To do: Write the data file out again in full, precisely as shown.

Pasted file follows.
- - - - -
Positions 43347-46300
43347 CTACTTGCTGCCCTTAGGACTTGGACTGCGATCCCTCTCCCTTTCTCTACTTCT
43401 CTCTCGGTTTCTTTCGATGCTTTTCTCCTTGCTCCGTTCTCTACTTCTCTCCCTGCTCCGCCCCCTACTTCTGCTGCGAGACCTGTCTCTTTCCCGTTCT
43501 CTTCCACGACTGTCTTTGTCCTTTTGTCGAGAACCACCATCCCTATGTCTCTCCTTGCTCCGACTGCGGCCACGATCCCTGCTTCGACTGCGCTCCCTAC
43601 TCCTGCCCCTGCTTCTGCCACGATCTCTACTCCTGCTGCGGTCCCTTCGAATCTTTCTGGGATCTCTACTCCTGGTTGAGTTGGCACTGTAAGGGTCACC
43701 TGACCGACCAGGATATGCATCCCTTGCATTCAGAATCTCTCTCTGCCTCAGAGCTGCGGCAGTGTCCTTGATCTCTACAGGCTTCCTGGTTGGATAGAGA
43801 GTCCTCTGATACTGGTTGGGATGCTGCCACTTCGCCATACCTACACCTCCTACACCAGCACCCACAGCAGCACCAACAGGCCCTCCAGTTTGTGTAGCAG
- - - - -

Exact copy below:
Positions 43347-46300
43347 CTACTTGCTGCCCTTAGGACTTGGACTGCGATCCCTCTCCCTTTCTCTACTTCT
43401 CTCTCGGTTTCTTTCGATGCTTTTCTCCTTGCTCCGTTCTCTACTTCTCTCCCTGCTCCGCCCCCTACTTCTGCTGCGAGACCTGTCTCTTTCCCGTTCT
43501 CTTCCACGACTGTCTTTGTCCTTTTGTCGAGAACCACCATCCCTATGTCTCTCCTTGCTCCGACTGCGGCCACGATCCCTGCTTCGACTGCGCTCCCTAC
43601 TCCTGCCCCTGCTTCTGCCACGATCTCTACTCCTGCTGCGGTCCCTTCGAATCTTTCTGGGATCTCTACTCCTGGTTGAGTTGGCACTGTAAGGGTCACC
43701 TGACCGACCAGGATATGCATCCCTTGCATTCAGAATCTCTCTCTGCCTCAGAGCTGCGGCAGTGTCCTTGATCTCTACAGGCTTCCTGGTTGGATAGAGA
43801 GTCCTCTGATACTGGTTGGGATGCTGCCACTTCGCCATACCTACACCTCCTACACCAGCACCCACAGCAGCACCAACAGGCCCTCCAGTTTGTGTAGCAG